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ICANN 51 Focus: Making ICANN Directly Accountable to the Broader Internet Community

ICANN 51 taking place in Los Angeles this week may not have its customary evening Gala, but it opened with rousing remarks by U.S. Secretary of Commerce Penny Pritzker in the first-ever ICANN appearance of the head of the Cabinet agency from which it was born and which has exercised continuous oversight of its key IANA functions. The themes of the growing importance of Internet Governance and the U.S. government's steadfast commitment to defense of the multistakeholder model, as well as the connection between maintenance of an open Internet and fostering free speech and economic growth, were key elements of Secretary Pritzker's address. more»

If Compliance Were an Olympic Sport

It probably won't raise any eyebrows to know that for practically every penetration tester, security researcher, or would-be hacker I know, nothing is more likely to make their eyes glaze over and send them to sleep faster than a discussion on Governance, Risk, and Compliance (i.e. GRC); yet the dreaded "C-word" (Compliance) is a core tenet of modern enterprise security practice. more»

Some Thoughts on the ICANN EWG Recommended Registration Directory Service (RDS)

It has been my distinct pleasure to serve on ICANN's Expert Working Group on gTLD Directory Services (EWG). We put in many long months and what seemed like countless hours of research, discussion, meetings, and deliberations on how to tackle a clean-slate approach to gTLD directory services, popularly known as "WHOIS". In our Final Report, the Expert Working Group (EWG) recommended a Registration Directory Service (RDS) to replace today's WHOIS, providing a next-generation system to better meet the needs of the evolving global Internet with greater accuracy, privacy, and accountability. more»

The Velocity of Change at SCTE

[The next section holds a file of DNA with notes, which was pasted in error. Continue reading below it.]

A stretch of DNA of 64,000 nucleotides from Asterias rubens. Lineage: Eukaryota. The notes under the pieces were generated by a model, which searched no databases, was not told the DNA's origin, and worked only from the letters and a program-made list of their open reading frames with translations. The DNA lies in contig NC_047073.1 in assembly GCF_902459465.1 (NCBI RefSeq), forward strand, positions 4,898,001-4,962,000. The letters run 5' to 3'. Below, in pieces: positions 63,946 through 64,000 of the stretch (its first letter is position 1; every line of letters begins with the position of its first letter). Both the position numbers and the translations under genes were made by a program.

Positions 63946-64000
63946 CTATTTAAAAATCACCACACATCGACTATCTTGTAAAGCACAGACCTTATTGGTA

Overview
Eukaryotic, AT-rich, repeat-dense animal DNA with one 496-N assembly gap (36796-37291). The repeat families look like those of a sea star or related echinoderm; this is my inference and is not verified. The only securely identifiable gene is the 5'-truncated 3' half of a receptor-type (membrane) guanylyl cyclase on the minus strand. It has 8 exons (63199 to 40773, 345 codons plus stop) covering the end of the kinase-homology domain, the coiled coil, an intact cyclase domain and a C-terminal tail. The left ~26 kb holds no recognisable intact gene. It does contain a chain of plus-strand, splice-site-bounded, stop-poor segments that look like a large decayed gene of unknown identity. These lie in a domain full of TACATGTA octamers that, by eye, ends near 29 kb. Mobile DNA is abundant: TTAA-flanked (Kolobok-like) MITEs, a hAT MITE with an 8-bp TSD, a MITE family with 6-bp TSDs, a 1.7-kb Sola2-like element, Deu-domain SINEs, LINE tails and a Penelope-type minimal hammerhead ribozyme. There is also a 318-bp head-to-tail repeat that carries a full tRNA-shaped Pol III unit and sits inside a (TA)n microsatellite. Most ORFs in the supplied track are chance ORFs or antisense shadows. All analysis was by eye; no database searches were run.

Engineering wise, how's the industry doing? With that question in mind, hundreds descended on Denver for this year's Society of Cable Telecommunications Engineers (SCTE) Cable-Tec Expo. That question begs to be answered. Really, can we still separate the engineering 'cool' stuff from the business chic? By that, I mean the business requirements from subscribers who demand communication and entertainment when they want it, where they want it, and on whatever device they want it delivered to. more»

ICANN GNSO Review - Final Week for Input from Community

As the Chair of the 2014 Generic Names Supporting Organization (GNSO) Review Working Party, I have the privilege of working with 19 dedicated and passionate individuals who represent the diversity of the GNSO community. We've held numerous meetings and provided extensive input and feedback on key aspects of the GNSO Review in the short time that our group has been assembled to act as a liaison between the GNSO, the Independent Examiner (Westlake Governance Limited), and the ICANN Board Structural Improvements Committee. more»

Where Is Cyberspace?

In my first CircleID post, I compared the cyberspace to a farmland, which has to be cultivated and developed. I ended by asking: Where is cyberspace? I have asked this same question from many people, many of whom are internet experts. They all said the cyberspace is in the computers, networks, or servers, or the Internet itself. I agree with these cyberspace ideas. In addition, my opinion is a bit different. more»

Building a Better WHOIS for the Individual Registrant

Today, anyone can use WHOIS to identify the organization or person who registered a gTLD domain name, along with their postal address, email address, and telephone number. Publishing this data has long been controversial, creating a system riddled with problems. On one hand, anonymous access to all WHOIS data enables misuse by spammers and criminals and raises concerns about personal privacy. On the other hand, incomplete or false WHOIS data prolongs Internet outages and leaves crime victims with little recourse. more»

Privacy and Security - Five Objectives